I often hear the comment “Why does journalism have to be so negative? Journalists never write about the good stuff.”
This can be taken to unbelievable extremes, even given the best publicity.
At one point, we placed a huge, front-page article with two photographs in the business section of the local daily newspaper. Yet, instead of understanding how valuable the publicity was, the client became incensed with one word he didn’t like.
Editors and reporters don’t expect the downside in pitches or press releases, but the public expects it in articles because it shows both sides.
The editorial submission guidelines of Health Management Technologies, written by the publisher Ken Anderberg, puts it this way:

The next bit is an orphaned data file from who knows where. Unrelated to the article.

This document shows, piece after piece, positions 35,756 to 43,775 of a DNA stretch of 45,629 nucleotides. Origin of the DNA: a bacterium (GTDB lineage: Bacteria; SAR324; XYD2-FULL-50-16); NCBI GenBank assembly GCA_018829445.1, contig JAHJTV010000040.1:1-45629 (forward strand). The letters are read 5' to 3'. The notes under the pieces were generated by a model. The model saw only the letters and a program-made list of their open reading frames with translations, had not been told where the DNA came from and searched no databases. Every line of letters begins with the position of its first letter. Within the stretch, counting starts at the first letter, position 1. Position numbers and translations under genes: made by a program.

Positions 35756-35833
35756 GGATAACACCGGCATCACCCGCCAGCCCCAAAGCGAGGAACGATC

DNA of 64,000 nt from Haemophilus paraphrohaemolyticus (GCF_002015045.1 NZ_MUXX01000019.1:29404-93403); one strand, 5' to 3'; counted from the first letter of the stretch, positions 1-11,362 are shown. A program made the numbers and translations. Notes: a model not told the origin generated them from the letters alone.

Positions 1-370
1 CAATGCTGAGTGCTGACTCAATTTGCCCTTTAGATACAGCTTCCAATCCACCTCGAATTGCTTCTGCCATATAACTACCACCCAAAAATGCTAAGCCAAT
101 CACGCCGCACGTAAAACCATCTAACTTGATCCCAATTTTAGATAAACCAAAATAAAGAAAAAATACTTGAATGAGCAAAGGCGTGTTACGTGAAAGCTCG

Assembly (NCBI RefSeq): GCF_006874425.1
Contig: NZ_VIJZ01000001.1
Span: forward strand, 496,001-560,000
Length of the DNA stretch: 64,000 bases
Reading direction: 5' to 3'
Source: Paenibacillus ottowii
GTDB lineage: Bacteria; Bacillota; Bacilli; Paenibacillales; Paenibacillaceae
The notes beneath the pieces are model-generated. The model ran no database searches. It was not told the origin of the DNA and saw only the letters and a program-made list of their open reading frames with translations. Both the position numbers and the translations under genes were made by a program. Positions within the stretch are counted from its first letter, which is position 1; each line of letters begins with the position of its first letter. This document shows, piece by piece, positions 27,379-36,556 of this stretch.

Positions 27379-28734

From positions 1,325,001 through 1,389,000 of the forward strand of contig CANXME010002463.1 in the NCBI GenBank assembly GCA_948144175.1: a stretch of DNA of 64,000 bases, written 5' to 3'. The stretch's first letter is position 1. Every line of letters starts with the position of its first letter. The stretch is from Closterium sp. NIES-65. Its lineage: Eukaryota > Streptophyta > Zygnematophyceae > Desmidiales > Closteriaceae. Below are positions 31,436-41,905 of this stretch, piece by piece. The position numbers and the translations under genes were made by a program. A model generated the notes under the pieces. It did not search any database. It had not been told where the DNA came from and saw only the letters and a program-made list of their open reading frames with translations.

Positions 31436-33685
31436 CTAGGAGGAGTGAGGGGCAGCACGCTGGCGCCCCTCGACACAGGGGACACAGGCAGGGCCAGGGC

Articles that include ‘warts’—or negatives about the subject—become more believable because the warts provide a dose of realism and truth that says to the reader, "We are presenting the problems associated with this solution, as well as the benefits." The article immediately becomes more believable, as a result.
Clients often are reluctant to do this or to include competitors in articles. Without these, credibility goes by the wayside.
For more information, call us at 916. 455.4790 or check out our website at www.dellrichards.com.